• Roll out state/ (as is vermont) and is part of a national agreement with the Paint Industry Provides an alternate arrangement – where the paint industry is actually lobby in favor of the paint legislation – of course only the legislation that was proposed Preferred to see a systematic implementation rather than what we’ve seen with electronics
  • Good game of catch up ewaste and battery laws - pharms for healthcare facilities – not mandated EPR
  • Just want to demonstrate that Mass and NH are the only states in the region without e-waste laws

Materials #2 Product Stewardship Session (Kate Hagemann) Materials #2 Product Stewardship Session (Kate Hagemann) Presentation Transcript

  • Product Stewardship: National Trends Kate Hagemann Product Stewardship Institute Advancing Recycling & Organics Management: A Sustainable Future  March 29, 2010
  • Who is the Product Stewardship Institute? February 25, 2011
      • Non-profit founded in 2000
    • Membership
        • 46 States
        • 200+ Local governments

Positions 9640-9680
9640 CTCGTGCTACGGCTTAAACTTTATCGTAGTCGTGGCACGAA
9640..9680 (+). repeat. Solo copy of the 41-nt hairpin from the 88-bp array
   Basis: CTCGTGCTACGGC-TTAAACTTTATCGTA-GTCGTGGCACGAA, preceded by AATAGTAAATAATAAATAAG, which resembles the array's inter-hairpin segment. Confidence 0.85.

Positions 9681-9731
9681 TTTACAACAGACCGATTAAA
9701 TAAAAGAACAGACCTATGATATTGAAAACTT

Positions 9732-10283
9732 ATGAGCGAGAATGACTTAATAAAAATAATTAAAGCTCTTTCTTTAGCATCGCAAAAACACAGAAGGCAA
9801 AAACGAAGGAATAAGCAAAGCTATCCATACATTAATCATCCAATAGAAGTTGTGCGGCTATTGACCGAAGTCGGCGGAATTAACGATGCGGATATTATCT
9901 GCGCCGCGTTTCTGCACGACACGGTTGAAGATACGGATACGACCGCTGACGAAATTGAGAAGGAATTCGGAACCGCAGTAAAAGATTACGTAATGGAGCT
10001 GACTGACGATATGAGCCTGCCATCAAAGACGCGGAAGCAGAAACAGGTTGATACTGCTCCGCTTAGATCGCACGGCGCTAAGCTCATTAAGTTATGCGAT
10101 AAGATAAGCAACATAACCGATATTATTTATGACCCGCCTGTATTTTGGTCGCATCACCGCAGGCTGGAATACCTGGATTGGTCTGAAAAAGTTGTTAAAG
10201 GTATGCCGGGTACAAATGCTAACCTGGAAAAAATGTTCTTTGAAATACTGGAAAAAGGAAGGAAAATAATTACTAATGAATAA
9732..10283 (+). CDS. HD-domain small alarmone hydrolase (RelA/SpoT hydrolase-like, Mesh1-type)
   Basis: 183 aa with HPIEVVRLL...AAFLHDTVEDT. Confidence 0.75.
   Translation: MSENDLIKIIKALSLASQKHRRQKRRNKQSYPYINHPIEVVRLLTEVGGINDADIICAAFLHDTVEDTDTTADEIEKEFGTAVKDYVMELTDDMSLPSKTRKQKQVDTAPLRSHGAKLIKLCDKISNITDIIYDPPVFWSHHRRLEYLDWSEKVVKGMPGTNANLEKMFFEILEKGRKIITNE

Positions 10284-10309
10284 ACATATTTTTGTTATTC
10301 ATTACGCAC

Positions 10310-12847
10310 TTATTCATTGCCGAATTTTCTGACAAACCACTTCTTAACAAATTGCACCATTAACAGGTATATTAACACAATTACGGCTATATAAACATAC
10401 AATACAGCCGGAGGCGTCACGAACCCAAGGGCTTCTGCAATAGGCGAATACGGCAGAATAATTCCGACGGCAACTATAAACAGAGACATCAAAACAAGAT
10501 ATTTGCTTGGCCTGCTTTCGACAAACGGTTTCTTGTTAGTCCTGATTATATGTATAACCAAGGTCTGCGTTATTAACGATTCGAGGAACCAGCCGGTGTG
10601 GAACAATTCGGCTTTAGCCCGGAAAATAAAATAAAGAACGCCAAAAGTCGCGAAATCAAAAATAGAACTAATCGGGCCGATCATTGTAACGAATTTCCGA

• 70+ Corporate, Organizational, Academic & Non-U.S. Government Partners
    • Board of Directors: 7 states,
    • 4 local agencies
    • National product stewardship network
  • Product stewardship means looking at the impact of a product: from the time it is raw materials until it is discarded Raw Materials Manufacturing Transportation Retail Use Disposal/Recycling
  • PSI Principles of Product Stewardship © Product Stewardship Institute – February 25, 2011
    • Shared Responsibility
    • Cost internalization
    • Incentives for Cleaner Products
    • 4. Performance goals
    • 5. Flexible Management Strategies
    • * Endorsements : National League of Cities, Environmental Council of States, Solid Waste Association of North America, and many other organizations
    February 25, 2011
  • EPR shifts the financial burden of select waste management programs Government Private Sector
  • EPR shifts the costs off of government, however, government may continue to collect.
  • Trend: Voluntary EPR Programs © Product Stewardship Institute – February 25, 2011
    • Manufacturers
    • Electronics manufacturers
    • Call2Recycle (rechargeable batteries)
    • Thermostat Recycling Corporation
    • End of Life Vehicle Solutions Corporation (ELVS)
    • Pesticide containers
    • Retailers
    • Staples, Office Max, Office Depot – Computers, batteries, cell phones, toner cartridges
    • Home Depot and Lowe ’s – CFLs, batteries
    • Best Buy – Electronics
    February 25, 2011